Atelier Meruru Plus: The Apprentice of Arland review for PS Vita

Platform: PS Vita
Publisher: Tecmo Koei
Developer: Gust
Medium: Digital
Players: 1
Online: No

For the first half hour or so of Atelier Meruru Plus, I was ready to write the game off as a slightly repackaged version of Atelier Totori Plus. It looks the same; it has the same basic plot (girl dreams of becoming an alchemist); it even has a few of the same characters. While there are certainly worse things in the world to be than Atelier Totori Part II, of course, that wouldn’t make the game particularly appealing to anyone outside of a very specific, JRPG-loving niche.

And then, around the end of that half hour mark, the cut scenes end, the game opens up, and you get to discover that Atelier Meruru Plus is actually a completely different game. Where Totori Plus was focussed on one girl’s quest to become an alchemist, Meruru Plus is about one girl’s quest to build up an entire kingdom.

Atelier Meruru Plus 1

Admittedly, she’s trying to do so through her work as an alchemist, which means that the two games have a lot in common. You’ll still have to grind through lots of turn-based combat to obtain ingredients, you’ll still have to mix and match those ingredients to get the most out of your concoctions, and you’ll still have to go on all kinds of repetitive quests. On top of that, you’ll be doing it all as a barely pubescent girl, so you’d better get used to lots of running around in bloomers.

The key difference — at least for me — is that it all seems to have a point in Atelier Meruru Plus. Not to take anything away from its Vita predecessor, but Totori Plus’ focus on its heroine’s personal growth meant that the stakes never seemed all that high. Here, by contrast, you’re charged with building up a place for people to live. You have to build new buildings, attract more people, and keep the populace happy. This gives the whole thing a certain strategic feel. While no one would ever mistake it for Risk or Sim City (or whatever other strategy/city-building you want to name), I still liked feeling like my decisions had some kind weight to them, like they affected more people than just the game’s titular character.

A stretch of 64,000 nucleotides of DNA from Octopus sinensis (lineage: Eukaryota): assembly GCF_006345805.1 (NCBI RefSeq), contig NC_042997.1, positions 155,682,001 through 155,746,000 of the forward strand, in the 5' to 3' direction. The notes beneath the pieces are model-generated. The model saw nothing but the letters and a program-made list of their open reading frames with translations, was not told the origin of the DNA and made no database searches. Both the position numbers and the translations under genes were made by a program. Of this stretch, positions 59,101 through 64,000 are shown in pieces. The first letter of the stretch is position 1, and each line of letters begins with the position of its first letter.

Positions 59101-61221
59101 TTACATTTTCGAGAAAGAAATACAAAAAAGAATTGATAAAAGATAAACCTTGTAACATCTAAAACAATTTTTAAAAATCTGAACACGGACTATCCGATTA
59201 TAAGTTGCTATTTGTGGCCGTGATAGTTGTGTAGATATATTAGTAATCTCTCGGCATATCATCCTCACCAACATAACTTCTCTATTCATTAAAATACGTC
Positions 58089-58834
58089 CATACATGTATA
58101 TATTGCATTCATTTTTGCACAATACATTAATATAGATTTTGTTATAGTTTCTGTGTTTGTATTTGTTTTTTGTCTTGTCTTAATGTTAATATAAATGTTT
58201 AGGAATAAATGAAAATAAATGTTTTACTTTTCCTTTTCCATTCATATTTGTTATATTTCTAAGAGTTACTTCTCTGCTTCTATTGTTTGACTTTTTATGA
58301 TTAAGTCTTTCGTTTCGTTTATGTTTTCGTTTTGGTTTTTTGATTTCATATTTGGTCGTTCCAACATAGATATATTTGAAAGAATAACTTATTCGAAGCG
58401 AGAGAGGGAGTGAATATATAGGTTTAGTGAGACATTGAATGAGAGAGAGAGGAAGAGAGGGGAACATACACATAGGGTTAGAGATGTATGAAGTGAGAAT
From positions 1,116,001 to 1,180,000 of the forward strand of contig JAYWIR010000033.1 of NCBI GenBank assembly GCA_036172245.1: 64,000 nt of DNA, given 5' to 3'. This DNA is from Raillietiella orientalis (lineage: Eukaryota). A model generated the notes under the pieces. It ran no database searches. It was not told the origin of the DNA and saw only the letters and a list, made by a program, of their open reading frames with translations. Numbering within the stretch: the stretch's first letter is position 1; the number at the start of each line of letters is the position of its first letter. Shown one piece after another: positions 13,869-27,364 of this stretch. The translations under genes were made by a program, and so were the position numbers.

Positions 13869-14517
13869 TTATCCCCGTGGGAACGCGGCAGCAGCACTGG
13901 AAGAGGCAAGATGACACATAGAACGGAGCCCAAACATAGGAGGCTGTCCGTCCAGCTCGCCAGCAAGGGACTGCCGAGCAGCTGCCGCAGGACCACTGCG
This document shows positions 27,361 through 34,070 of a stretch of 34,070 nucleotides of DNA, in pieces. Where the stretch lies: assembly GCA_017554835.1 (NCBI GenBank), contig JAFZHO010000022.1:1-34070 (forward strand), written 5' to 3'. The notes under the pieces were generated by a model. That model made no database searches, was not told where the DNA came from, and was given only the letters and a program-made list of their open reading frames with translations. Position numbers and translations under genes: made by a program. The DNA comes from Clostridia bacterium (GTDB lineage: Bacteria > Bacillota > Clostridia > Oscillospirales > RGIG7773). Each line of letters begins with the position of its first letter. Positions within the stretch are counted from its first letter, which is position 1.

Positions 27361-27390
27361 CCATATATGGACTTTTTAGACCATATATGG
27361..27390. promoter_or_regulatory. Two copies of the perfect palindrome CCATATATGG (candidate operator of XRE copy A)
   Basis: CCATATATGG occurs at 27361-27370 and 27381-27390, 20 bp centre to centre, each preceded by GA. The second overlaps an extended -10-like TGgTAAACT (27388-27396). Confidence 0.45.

Atelier Meruru Plus 3

Interestingly, even though the decisions are weightier, the game places less pressure on you to get everything done. Whereas Totori’s calendar was pushed forward by every quest and task having a due date, in Meruru you only have one date: the three-year deadline. It’s up to you what quests you want to take on and in which order, and you’re given as much time as you want to finish them. This may seem like a small change, but in reality, it adds to the sense that you need to think strategically (even if most of the quests tend to repeat themselves after awhile).

Now, I can understand if you’re a little skeptical of this. I mean, going by the superficial stuff, Atelier Meruru Plus seems like it should be just another JRPG. But look deeper, and you’ll find that it’s actually a lot more interesting, and addictive, than you could imagine.

Atelier Meruru Plus 2

(Oh, and a word of warning to anyone who, like me, played the first game and a has a full memory card: apparently your save file from that game unlocks certain things in this one. So even though both games are pretty large, you might want to think about deleting something other than Totori in order to make room for Meruru.)

Grade: A-